How the White House is pushing through one of the most controversial nominees in recent history
- Republicans are pulling out all the stops in their effort to push through the confirmation of Gina Haspel as CIA director.
- Despite Democrats' skepticism of her career as it relates to Bush-era torture programs, Republicans are branding attacks on her as sexist and sympathetic to terrorists.
WASHINGTON - The White House and the Republican National Committee are pulling out all the stops to push through Gina Haspel's nomination to serve as the next director of the CIA, despite widespread opposition and skepticism about her past behavior with the agency.
Haspel's nomination has drawn extensive scrutiny because of her work at the CIA as it relates to the practice of torture and "enhanced interrogation" methods used during the George W. Bush administration. Haspel claims to have never served in a role overseeing a CIA blacksite in Thailand where officers engaged in torture practices on detainees, despite news reports to the contrary.
The murky history surrounding Haspel's career has prompted Democrats to forcefully oppose her nomination, along with Republicans averse to her more hawkish tendencies, such as Kentucky Sen. Rand Paul.
But Republicans are moving full steam ahead with Haspel's confirmation. The RNC is leaning heavily on the gender card, branding opposition to Haspel as "the Democrats' war on a highly-qualified woman."
Playing the gender card
RNC spokesman Michael Ahrens contrasted Haspel's nomination with that of former CIA Director John Brennan, who received similar criticisms for serving in a senior role during the Bush administration, but whom the Senate easily confirmed.
"So what's changed?" Ahrens emailed to reporters on Tuesday. "Is it because she's a woman, or because they're no longer able to put national security above the partisan obstruction their far-left base demands?"
The RNC followed up on the gender component of Haspel's nomination on Wednesday, describing in an email to reporters that exchanges between Democratic senators and the nominee were tantamount to "mansplaining."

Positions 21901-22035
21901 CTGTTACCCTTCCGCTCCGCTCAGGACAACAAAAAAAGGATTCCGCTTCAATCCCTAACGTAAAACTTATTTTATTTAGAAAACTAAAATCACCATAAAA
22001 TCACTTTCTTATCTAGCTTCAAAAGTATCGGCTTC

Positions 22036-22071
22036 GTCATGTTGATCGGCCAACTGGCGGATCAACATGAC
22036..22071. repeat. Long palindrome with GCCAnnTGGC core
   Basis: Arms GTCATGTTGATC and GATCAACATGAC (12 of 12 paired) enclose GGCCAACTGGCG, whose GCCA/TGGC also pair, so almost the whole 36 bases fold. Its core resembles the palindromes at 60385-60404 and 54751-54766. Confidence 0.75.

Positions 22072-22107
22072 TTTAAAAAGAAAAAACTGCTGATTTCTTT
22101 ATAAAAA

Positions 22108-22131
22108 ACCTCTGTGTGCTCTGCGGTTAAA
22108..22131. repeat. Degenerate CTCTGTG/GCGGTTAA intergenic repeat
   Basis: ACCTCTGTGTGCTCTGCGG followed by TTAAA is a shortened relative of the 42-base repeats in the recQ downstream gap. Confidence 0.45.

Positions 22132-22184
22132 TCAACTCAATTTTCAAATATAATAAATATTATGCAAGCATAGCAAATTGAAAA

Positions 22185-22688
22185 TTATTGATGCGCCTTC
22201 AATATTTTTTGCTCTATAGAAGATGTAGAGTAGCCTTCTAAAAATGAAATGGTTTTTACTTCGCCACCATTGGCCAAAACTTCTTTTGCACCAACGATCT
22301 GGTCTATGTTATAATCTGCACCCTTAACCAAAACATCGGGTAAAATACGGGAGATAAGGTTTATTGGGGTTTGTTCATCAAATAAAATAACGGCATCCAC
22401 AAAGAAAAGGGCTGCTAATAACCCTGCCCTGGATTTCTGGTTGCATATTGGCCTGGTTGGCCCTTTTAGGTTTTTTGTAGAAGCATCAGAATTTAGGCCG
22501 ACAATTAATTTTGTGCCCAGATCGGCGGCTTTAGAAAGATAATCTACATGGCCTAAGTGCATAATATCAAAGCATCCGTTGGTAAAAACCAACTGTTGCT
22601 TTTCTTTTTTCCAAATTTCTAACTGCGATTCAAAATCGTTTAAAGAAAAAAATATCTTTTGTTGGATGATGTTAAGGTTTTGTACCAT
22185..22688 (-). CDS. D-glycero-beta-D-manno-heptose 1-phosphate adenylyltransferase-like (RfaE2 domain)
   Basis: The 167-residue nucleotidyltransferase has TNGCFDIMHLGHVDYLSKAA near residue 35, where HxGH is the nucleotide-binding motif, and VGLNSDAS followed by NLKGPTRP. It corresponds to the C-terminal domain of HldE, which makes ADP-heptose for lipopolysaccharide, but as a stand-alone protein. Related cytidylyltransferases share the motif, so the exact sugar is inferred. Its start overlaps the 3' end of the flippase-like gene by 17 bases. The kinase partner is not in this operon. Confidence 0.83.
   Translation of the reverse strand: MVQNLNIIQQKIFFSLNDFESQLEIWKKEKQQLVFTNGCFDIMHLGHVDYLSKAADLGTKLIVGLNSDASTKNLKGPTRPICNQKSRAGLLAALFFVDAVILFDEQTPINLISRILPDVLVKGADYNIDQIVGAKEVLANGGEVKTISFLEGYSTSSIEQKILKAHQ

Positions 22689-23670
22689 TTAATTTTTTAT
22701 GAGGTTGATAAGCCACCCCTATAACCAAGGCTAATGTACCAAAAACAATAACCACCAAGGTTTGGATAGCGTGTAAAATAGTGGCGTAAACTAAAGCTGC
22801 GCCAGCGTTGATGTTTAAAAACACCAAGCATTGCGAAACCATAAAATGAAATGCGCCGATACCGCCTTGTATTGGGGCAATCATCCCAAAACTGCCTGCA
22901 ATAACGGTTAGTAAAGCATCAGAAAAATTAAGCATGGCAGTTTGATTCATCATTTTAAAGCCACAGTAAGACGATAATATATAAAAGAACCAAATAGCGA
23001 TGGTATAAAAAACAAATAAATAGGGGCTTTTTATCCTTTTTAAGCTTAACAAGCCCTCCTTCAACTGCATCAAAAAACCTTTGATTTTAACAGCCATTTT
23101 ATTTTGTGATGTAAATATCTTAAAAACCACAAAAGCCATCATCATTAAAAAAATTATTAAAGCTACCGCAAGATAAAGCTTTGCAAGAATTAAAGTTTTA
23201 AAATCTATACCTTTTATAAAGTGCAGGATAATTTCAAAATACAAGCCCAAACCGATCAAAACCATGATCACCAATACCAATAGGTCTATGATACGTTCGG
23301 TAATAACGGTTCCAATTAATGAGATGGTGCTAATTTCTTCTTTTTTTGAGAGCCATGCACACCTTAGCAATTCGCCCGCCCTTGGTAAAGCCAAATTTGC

Senate Majority Whip John Cornyn invoked Haspel's gender during a speech Monday on the Senate floor, noting that if confirmed, she would be the first female to serve as the US's top spy.
"I think it's important for the country's young women to see someone like Ms. Haspel leading an agency as vital to our national security as the CIA," Cornyn said. "Women everywhere will be watching this week, and Democrats should show them that ambition, good character, and hard work are always welcome and rewarded in the upper echelons of the United States government."
'She was too tough on terrorists"
Another theme of the GOP's campaign has been to suggest that Haspel is facing opposition because she was too tough on terrorists, which President Donald Trump echoed on Monday.
"My highly respected nominee for CIA Director, Gina Haspel, has come under fire because she was too tough on Terrorists," Trump wrote on Twitter. "Think of that, in these very dangerous times, we have the most qualified person, a woman, who Democrats want OUT because she is too tough on terror. Win Gina!"
Democrats want answers on Haspel's past
In reality, Democrats and even some Republicans have opposed or remained skeptical of Haspel because of the great deal of secrecy surrounding her career. Because of her current position at the CIA, Haspel does not have to let the entirety of records on her 33 years of service be made public, despite requests from lawmakers.
"There is no greater indictment of this nomination process than the fact that you are deciding what the country gets to know about you and what it doesn't," Oregon Sen. Ron Wyden, a Democrat, told Haspel during her confirmation hearing on Wednesday.
During her confirmation hearing on Wednesday, Haspel put to rest suggestions that she would reengage in torture activities while heading the CIA.
"I would not allow CIA to undertake activity that was immoral, even if it was technically legal, I would not permit it," Haspel told Virginia Sen. Mark Warner. "I believe that CIA must undertake activities that are consistent with American values."
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